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Northeastern vamp type moccasins: the drawstring pleat.

Previous articles (1),(2) on Northeastern footwear in Whispering Wind discussed simple vamp moccasins of the Cree and center seam/vamp moccasins of the Ojibwa.

In the course of describing both types, I made mention of a very refined method of creating the pleats or puckers appearing at the juncture of the vamp piece and the body of the moccasin through the use of drawstrings, but without explaining the process itself. In this article I will describe three methods for doing so, used by Northeastern tribal crafts people at various times in recent history.

The basic idea behind utilization of drawstrings in this way is not new. It has been encountered in ancient vamp type moccasins sites in the arid Great Basin, probably left by natives migrating from the North. A slight difficulty in relating this technique to specific tribes in more recent times arises because the idea was constantly being adopted by various groups and abandoned by others in the region now covered by the present article. Space simply does not allow for a group by group analysis. Suffice that the first method described was often employed by some bands of the Cree, the Dakota and the Ojibwa. Thus I will show the three variations and leave their possible application to the inventive genius of the crafty reader.

Using the simple vamp moccasin as an example (Figure 2) we see the drawstring applied around the edge of the body of the moccasin before a vamp piece is installed. It is shown inside out with about 30 pleats formed with a single drawstring cord sewn with running stitch through very close-set holes in approximately 3/4 of the front area. The desired curve is achieved in this way by drawing the string tight and securing its ends with knots on the inside (Fig. 2a).


Figure 3 shows the moccasin turned right-side out and the vamp piece sewn in place with whip stitches precisely positioned through the "high" points between each pleat. This whip stitching then continues beyond the pleated area, to the level of the ankle opening. Note that the posterior of the vamp piece continues back to form a tongue. Though I show a fairly long squared tongue here, sometimes the vamp is attenuated in a small rounded tongue instead. This is so in cases where as high leg wrap cuff is not desired. Many native moccasin makers moisten the pleats as they are being formed. This is done in order to allow just enough stretch to create large number of short, narrow, thin pleats without negatively affecting the rest of the moccasin body. Needless to say, it is important to severely limit the area moistened. When the pleats are tightly set, the draw string is virtually undetectable.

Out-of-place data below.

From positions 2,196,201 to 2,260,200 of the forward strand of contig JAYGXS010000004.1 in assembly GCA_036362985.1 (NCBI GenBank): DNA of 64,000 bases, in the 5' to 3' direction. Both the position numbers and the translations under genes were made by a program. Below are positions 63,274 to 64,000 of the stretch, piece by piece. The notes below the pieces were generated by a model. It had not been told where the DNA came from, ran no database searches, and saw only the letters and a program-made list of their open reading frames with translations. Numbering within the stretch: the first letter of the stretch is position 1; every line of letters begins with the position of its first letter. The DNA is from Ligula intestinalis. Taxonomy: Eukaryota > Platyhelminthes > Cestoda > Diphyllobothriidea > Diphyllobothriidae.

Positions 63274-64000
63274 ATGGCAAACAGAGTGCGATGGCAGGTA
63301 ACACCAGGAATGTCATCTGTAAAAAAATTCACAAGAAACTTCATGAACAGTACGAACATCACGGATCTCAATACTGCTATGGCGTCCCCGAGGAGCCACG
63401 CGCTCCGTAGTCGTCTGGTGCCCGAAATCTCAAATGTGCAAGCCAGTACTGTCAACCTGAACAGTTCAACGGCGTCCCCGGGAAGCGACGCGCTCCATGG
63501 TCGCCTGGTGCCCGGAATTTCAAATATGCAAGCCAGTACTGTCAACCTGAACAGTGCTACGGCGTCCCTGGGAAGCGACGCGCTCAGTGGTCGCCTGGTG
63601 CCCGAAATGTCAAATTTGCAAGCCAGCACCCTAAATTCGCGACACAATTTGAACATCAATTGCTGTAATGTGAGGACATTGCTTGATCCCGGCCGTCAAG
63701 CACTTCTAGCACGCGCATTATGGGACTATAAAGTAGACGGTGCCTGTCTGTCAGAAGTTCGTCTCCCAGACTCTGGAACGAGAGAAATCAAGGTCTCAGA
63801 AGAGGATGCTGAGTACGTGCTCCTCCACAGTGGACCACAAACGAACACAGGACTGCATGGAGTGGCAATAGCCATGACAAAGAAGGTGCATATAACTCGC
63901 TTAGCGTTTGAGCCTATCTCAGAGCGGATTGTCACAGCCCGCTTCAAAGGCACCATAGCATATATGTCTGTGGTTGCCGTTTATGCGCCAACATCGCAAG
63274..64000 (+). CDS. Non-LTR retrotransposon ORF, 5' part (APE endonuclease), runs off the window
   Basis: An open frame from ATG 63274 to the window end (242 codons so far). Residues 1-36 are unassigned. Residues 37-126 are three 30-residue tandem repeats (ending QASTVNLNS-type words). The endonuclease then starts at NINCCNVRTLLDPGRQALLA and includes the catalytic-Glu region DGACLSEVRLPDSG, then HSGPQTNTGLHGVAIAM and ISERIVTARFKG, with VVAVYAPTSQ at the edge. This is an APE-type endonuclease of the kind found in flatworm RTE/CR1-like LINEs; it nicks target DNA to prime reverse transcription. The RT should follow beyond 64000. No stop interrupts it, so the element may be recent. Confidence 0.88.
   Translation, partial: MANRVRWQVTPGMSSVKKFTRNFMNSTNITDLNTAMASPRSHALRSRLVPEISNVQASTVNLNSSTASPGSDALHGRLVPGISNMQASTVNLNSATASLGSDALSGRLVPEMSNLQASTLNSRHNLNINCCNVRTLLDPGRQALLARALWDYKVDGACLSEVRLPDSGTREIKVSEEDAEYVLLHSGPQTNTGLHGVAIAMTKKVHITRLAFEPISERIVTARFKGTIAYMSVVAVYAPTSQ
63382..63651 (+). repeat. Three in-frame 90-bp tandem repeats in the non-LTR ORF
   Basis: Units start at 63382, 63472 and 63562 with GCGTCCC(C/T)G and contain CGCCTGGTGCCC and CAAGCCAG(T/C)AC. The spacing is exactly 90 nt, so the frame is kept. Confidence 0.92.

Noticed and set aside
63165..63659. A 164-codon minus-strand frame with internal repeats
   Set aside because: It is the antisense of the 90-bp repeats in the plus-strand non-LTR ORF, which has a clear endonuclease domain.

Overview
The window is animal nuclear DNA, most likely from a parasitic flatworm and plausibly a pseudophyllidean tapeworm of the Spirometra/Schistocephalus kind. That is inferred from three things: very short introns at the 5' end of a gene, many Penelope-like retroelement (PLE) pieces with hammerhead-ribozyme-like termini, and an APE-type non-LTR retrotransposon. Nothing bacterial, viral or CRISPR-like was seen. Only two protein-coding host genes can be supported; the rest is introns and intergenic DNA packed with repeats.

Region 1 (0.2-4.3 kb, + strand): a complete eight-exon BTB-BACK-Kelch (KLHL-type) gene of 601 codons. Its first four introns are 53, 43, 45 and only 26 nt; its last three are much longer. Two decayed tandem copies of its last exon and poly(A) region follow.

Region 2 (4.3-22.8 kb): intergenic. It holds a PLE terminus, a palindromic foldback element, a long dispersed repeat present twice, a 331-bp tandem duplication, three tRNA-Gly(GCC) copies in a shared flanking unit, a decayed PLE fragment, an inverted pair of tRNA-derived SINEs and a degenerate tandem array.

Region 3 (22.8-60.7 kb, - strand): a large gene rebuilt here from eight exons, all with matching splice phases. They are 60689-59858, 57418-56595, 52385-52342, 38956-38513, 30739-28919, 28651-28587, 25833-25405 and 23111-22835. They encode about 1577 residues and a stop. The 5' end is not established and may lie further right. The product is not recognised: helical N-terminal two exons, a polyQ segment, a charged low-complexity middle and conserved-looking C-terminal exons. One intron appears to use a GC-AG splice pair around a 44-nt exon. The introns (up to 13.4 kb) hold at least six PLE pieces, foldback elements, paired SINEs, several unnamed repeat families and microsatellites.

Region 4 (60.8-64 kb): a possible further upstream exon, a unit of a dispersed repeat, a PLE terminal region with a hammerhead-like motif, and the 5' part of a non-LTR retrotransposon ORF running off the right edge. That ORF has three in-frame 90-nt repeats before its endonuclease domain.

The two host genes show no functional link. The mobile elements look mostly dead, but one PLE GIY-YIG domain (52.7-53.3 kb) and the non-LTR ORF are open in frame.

In Figure 4, a second variation is shown where the drawstring is caught only through the outer layer of hide. As the drawstring only surfaces inside of the moccasin, it is never visible. However, the resulting pleats are usually not quite as precise as they are in the first method described. This is most practical in fairly thick hide.


The third method is less common and often appears on leather, rather than hide moccasins. Some of the Iroquois moccasins produced for sale to the non-native market used this method. This system shown in Figure 5 demonstrates how only one cord serves both to create the pleats and sew on the vamp piece in a single operation. In this case the cord is usually visible, so great care is taken to keep stitches as uniform as possible. Despite the most skilled application of this third method, I believe it lacks the magic achieved with the first two.


All of the diagrams used in this article show the pleating process as applied to the simple vamp moccasin type. Also, I have shown only about 30 pleats in my diagrams where, in reality, 50 or 60 would actually appear. This was done deliberately in order to keep the details as easy to visualize as possible. However, the very same technique is employed on center seam/vamp moccasins, as seen in Figure 1.


(1.) Sager, David. (2007). "Northern Cree Footwear: James Bay Region. Whispering Wind, 36:5, 8-10.

(2.) Sager, David. (2007). "Ojibwa Moccasins: Center Seam/Vamp. Whispering Wind, 36:6, 4-6.

Written & Illustrated By David Sager
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Author:Sager, David
Publication:Whispering Wind
Geographic Code:1USA
Date:Jul 1, 2007
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